The impact of selenium-rich green and black tea water extracts on bone health in vitro, and in an animal model of osteoporosis : a thesis presented in partial fulfilment of the requirements for the degree of Doctor of Philosophy in Health Sciences at Massey University, Palmerston North, New Zealand

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The consumption of tea, as a source of dietary antioxidants, is a natural nonpharmacotherapy approach that could provide beneficial effects on bone health and represent an alternative strategy for the prevention and management of osteoporosis throughout one’s life. While the benefits of tea and its bioactive chemical compounds on bone health have been increasingly investigated and reviewed, studies concerning the effects of tea with high selenium content have not yet been conducted. The purpose of the series of studies presented in this thesis was to test the hypotheses that green and black teas with high selenium content would be more effective in preventing postmenopausal bone loss than regular green and black teas, and that the positive effect of these teas on bone (if any), could be due their antioxidant and/or prebiotic-like properties. These hypotheses were investigated through a series of studies involving a variety of cellular assays, a young growing rat model, and an ovariectomy-induced bone loss rat model of postmenopausal osteoporosis. Four different teas derived from Camellia sinensis were assessed for their total phenolic content (TPC), antioxidant properties and prebiotic-like potential, which included a selenium-rich green tea (Se- GTE), a selenium-rich black tea (Se-BTE), a regular green tea (R-GTE) and a regular black tea (R-BTE). Aqueous tea extracts were prepared using different extraction temperatures and times to quantify the extraction efficiencies for TPC and antioxidant properties. TPC was measured using the Folin-Ciocalteu method, antioxidant activity was measured using the ferric-reducing antioxidant power (FRAP) and 2,2-diphenyl-1- picrylhydrazyl (DPPH) assays, and the prebiotic-like effect on two beneficial bacteria (Lactobacillus acidophilus and L. rhamnosus) was determined using the plate agar dilution method. Irrespective of tea selenium content, the results obtained for TPC, antioxidant properties and prebiotic-like potential of the investigated teas were highly variable dependent on the different types of tea. In addition, the optimal time and temperature of tea infusion for maximising TPC was determined to be 90 °C for 5 min (Chapter 4), which was then used as the standard method of preparation for aqueous tea extracts for the subsequent in vitro and in vivo work. Further, the freeze-dried aqueous tea extracts (0.001 to 10 μg/mL) were investigated for their osteogenic effects on murine pre-osteoblastic MC3T3-E1 (Subclone 4) cells, as assessed by the 3-[4,5- dimethylthiazol-2-yl]-2,5-diphenyltetrazolium bromide (MTT), alkaline phosphatase (ALP) activity, and Alizarin Red S (ARS) staining assays. The osteoprotective effect of the freeze-dried aqueous tea extracts against H2O2-induced oxidative stress during osteoblast differentiation was also evaluated. At low concentrations, all tea extracts showed an anabolic effect by enhancing matrix mineralisation in MC3T3-E1 cells. Moreover, the teas were capable of protecting and restoring the differentiated osteoblasts against the dysfunctional effects of H2O2-induced oxidative stress. These in vitro activities were irrespective of the selenium content, and were in a time- and concentration-dependent manner (Chapter 5). Next, their anti-osteoclastogenic effects were assessed by measuring tartrate-resistant acid phosphatase (TRAP) activity in receptor activator of nuclear factor kappa beta ligand (RANKL)-treated RAW 264.7 cells, while the numbers of TRAP-positive osteoclasts (TRAP+ OCLs) with five or more nuclei were quantified. All tea extracts (0.001 to 10 μg/mL), independent of selenium content, suppressed RANKL-induced osteoclastogenesis in a concentration-dependent manner, i.e. mostly significant at the higher concentrations (Chapter 6). In the first animal trial (Chapter 7), the effect consuming tea (1%, w/v) for four weeks on bone mass and strength were examined in young growing male Sprague-Dawley rats. No osteo-stimulative effects on bone parameters (i.e. serum bone resorption biomarker, bone mineral density and bone biomechanics) were observed in the rats during the rapid growth phase following tea consumption. Only Se-GTE showed prebiotic-like potential evaluated by changes in caecal parameters (i.e. decrease in caecal pH, decrease in numbers of Clostridium spp. (perfringens/histolyticum subgroup) and enhanced bacterial β-glucosidase enzyme activity). In the next animal trial (Chapter 8), the effects of eight-week consumption of tea (1%, w/v) on bone loss were assessed in ovariectomised mature adult female Sprague-Dawley rats. Only R-BTE significantly suppressed the serum bone resorption biomarker. Moreover, only Se-GTE and R-BTE demonstrated prebiotic-like potential in modulating intestinal microbiota composition, as seen by a marked decrease in caecal pH and enhanced activity of the bacterial β- glucosidase enzyme. Additionally, serum antioxidant capacity levels of the teas evaluated by FRAP assay in both animal trials showed mixed results. Based on the study findings, it is suggested that tea may exert stimulating effects on bone metabolism part-mediated through its prebiotic influence on gut microbiota, and not via a direct antioxidant mechanism. However, the exact mechanism underlying this effect remains unclear and needs to be investigated further. Taken together, these studies provide new insights into the potential antioxidant and prebiotic roles of teas with different levels of selenium, and their possible impact on bone health.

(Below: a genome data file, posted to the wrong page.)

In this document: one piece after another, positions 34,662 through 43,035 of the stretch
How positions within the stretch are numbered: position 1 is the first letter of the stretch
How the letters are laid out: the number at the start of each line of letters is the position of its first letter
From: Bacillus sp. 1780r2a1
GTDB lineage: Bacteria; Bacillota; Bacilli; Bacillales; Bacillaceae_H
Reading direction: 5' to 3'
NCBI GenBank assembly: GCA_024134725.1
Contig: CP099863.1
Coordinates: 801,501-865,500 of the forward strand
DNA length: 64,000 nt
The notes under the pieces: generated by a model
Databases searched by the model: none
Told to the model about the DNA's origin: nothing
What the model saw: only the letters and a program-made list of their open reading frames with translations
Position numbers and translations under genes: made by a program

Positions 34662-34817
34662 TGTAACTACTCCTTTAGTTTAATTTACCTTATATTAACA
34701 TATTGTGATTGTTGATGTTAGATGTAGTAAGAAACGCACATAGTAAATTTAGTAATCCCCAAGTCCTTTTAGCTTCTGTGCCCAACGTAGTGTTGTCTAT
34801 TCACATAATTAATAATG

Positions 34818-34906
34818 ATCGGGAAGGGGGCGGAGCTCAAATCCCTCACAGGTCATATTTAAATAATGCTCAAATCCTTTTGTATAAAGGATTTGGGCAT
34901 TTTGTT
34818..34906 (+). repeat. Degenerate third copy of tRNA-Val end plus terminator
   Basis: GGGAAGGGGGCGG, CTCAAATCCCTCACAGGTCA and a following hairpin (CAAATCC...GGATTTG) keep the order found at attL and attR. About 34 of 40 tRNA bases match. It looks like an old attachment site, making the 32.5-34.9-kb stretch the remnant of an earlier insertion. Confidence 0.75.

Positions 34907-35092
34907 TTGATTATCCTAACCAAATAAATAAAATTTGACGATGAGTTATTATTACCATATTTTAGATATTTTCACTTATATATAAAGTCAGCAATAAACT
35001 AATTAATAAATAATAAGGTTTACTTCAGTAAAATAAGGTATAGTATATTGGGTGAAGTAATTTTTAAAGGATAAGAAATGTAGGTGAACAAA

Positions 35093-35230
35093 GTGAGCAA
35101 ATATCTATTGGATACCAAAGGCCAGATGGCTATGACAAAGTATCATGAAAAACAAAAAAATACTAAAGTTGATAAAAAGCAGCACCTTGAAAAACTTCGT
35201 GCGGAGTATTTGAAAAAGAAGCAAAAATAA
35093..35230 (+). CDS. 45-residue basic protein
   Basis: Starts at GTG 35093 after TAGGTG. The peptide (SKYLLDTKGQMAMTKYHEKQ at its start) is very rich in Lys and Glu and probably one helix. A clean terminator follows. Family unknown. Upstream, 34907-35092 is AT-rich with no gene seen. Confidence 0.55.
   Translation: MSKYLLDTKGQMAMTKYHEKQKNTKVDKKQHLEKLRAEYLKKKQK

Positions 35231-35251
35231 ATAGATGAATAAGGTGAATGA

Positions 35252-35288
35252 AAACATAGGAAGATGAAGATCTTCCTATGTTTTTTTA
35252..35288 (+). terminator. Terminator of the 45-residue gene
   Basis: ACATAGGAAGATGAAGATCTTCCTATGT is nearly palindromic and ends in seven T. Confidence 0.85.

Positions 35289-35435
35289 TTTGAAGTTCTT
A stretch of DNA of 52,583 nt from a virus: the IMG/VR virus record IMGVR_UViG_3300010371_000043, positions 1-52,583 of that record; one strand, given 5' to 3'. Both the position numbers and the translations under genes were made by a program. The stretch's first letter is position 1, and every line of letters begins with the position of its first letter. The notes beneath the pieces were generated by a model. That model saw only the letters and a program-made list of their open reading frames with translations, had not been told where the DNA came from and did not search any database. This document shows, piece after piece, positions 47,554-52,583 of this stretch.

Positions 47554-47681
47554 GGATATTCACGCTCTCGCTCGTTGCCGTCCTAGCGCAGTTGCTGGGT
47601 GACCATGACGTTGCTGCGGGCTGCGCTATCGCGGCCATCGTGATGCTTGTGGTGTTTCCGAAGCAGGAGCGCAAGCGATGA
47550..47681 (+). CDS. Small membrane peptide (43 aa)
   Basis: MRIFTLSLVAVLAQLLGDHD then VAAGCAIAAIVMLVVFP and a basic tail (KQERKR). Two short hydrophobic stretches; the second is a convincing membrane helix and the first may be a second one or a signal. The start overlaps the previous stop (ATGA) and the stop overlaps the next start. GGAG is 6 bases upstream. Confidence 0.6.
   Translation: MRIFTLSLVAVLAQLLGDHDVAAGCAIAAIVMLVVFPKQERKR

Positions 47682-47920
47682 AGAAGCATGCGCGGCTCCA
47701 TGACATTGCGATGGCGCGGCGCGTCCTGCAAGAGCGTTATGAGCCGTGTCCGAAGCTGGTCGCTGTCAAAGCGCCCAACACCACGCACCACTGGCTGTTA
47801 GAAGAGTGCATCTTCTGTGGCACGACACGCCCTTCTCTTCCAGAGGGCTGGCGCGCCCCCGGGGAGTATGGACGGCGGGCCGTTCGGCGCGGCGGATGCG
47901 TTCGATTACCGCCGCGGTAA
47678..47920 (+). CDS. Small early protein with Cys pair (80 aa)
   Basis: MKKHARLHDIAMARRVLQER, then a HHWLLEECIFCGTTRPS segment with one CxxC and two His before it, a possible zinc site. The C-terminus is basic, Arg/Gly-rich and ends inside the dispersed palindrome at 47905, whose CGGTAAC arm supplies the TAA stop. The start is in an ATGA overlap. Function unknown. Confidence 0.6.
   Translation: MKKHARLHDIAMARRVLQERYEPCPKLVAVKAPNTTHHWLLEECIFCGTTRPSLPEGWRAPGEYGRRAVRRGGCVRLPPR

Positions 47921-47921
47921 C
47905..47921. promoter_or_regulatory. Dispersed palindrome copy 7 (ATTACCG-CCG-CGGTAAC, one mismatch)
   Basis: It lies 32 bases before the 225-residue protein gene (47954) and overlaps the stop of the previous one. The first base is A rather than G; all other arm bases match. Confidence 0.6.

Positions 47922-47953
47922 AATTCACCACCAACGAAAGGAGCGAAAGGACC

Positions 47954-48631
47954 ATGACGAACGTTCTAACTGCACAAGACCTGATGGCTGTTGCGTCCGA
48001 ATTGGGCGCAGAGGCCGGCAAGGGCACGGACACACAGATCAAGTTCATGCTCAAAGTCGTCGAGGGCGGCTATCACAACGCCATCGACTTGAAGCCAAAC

Osteoporosis, Nutritional aspects, Tea, Selenium in human nutrition, Research Subject Categories::INTERDISCIPLINARY RESEARCH AREAS::Domestic science and nutrition